Lockdown Has Taught Me Some Truths About How Men Get Dressed
Slides are actually good
Traditionally, I’ve poo-pooed slippers, or any shoe designed for domestic use. It always seemed a bit pedestrian. To me, buying shoes for the house was admitting that you would be home a lot, and no one wants to admit that. (Even if staying home is great. Just do it in socks.)
But oh mama, how wrong I was. I’ve been loafing about in my Birkenstock Arizonas (EVA plastic, for added give), and don’t it feel great. I thought slides and socks was the reserve of footballers and Scandinavian graphic designers, but it is, hands down, the comfiest foot combo ever conceived. I wouldn’t wear it to work, but I know people who do (a Scandinavian graphic designer), and for them, I have newfound respect.
Birkenstock Arizona EVA Slides, birkenstock.com
The Suit makes sense. Kind of
It is true that a well-tailored suit won’t snag or pinch or generally restrict in any way. But those dudes that bang on about good tailoring being as comfortable as sweats are having a laugh. When you come home from work you don’t slip into a three-piece chalk stripe, do you?
However, I miss getting dressed up. I’m not at my house, so I don’t have access to my full clobber arsenal – or anything with any kind of structure, really – and all the denim and jersey is wafting me toward a deep, indulgent malaise. Normally, I lament the days when I have to wear a tie, but I long for all the casualness to be punctuated by some formality. The same goes for watches – I put one on in the morning, but god knows why because I never look at it and time no longer has a meaning. I wish I had somewhere to be; I wish I was running late.
Prada Slim-Fit Micro-Checked Virgin Wool Blazer, mrporter.com
Your face is a canvas
On Zoom, I saw that this website's deputy editor Nick Pope, had used part of his lockdown time to grow a magnificent mustache, and I decided to copy him. Nick is very handsome and so his mustache lends him a debonair, screen-idol energy, whereas my bushy attempt only serves to illustrate the lack of conviction with which my facial hair grows.
Still, it’s fun, and not permanent, and that’s a good lesson to learn. When it comes to self-care, the lockdown can work as a testbed for potentially ill-advised goatees, sideburns, and brow reconfigurations. You can dabble in make-up, too (the men’s side of the business is booming!) and no one will judge you. They shouldn’t judge you anyway, but you know what people are like. Remember people? They’re the worst.
Acqua di Parma Barbiere shaving oil 30ml, selfridges.com
Saving stuff for best is meaningless
This is odd, but I have a pair of Uniqlo socks that I love so much that I ration their wearing. That is to say, normally, I’ll only put them on if I’m going to take full advantage of their power and pair them with a lewk of complete clarity and clout.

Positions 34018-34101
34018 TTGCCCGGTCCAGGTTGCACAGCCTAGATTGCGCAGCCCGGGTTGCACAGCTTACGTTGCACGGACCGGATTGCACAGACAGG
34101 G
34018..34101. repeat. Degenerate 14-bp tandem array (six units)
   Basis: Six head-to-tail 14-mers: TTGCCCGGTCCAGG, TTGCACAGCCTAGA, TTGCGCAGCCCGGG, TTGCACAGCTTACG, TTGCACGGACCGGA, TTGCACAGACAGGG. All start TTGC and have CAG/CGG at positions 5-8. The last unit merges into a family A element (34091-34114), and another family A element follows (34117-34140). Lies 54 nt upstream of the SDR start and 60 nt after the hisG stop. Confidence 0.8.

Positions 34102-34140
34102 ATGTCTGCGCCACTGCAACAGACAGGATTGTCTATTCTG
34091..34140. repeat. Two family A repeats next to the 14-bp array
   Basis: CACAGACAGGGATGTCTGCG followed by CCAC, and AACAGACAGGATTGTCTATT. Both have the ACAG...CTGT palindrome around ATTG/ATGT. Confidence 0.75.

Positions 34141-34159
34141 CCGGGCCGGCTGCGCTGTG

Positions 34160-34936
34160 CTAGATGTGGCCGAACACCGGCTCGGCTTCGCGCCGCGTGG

But in lockdown, the idea of clothes being saved for best is weird. And actually, I have found profound liberation in the wearing of said holy socks with the aforementioned Birkenstocks and jeans. Really knocking them down a peg or two. In a way, it’s a form of exposure therapy (bear with me). Many people, me included, attach special worth to certain garments, such as a pair of shoes or a blazer, and don’t wear them as much as they could because they’re on a pedestal, and that seems silly. Don’t trash expensive stuff (or £3 socks) by wearing them too much, but don’t deny yourself (and your adoring public) the pleasure of wearing them.
Have I gone pretentiously mad in isolation? Yes, clearly.
Life actually is a catwalk
Imagine when this all blows over and someone other than your cat or your parents will see how totally bodacious you are. On that first day, you can step out of the house, fully suited and appropriately booted and waggle your fine-self down to the bus stop and people will be like, “ermagerrd look at that guy”.
As it transpires, like an Avengers movie or a Kardashian, clothes lose their meaning when they don’t have an audience. The @WFHFits Instagram account is demonstrating that people are still getting dressed up at home—and rightly so, issa laff—but the fact that the account came to prominence kind of shows that people need people to see their clothes, even when they can’t leave the house.
Like when you have a cold and you lament all the time you spent not appreciating the luxury of clear nostrils, we’re suddenly rueing all the missed opportunities to glow-up. But now you know, and the time to preen and posture is just around the corner. Maybe. So, when the lockdown does eventually lift, carpe the diem, bebe!
Versace I Love Baroque logo-jacquard cotton bathrobe, Matchesfashion.com
This story originally appeared on Esquire.co.uk. Minor edits have been made by the Esquiremag.ph editors.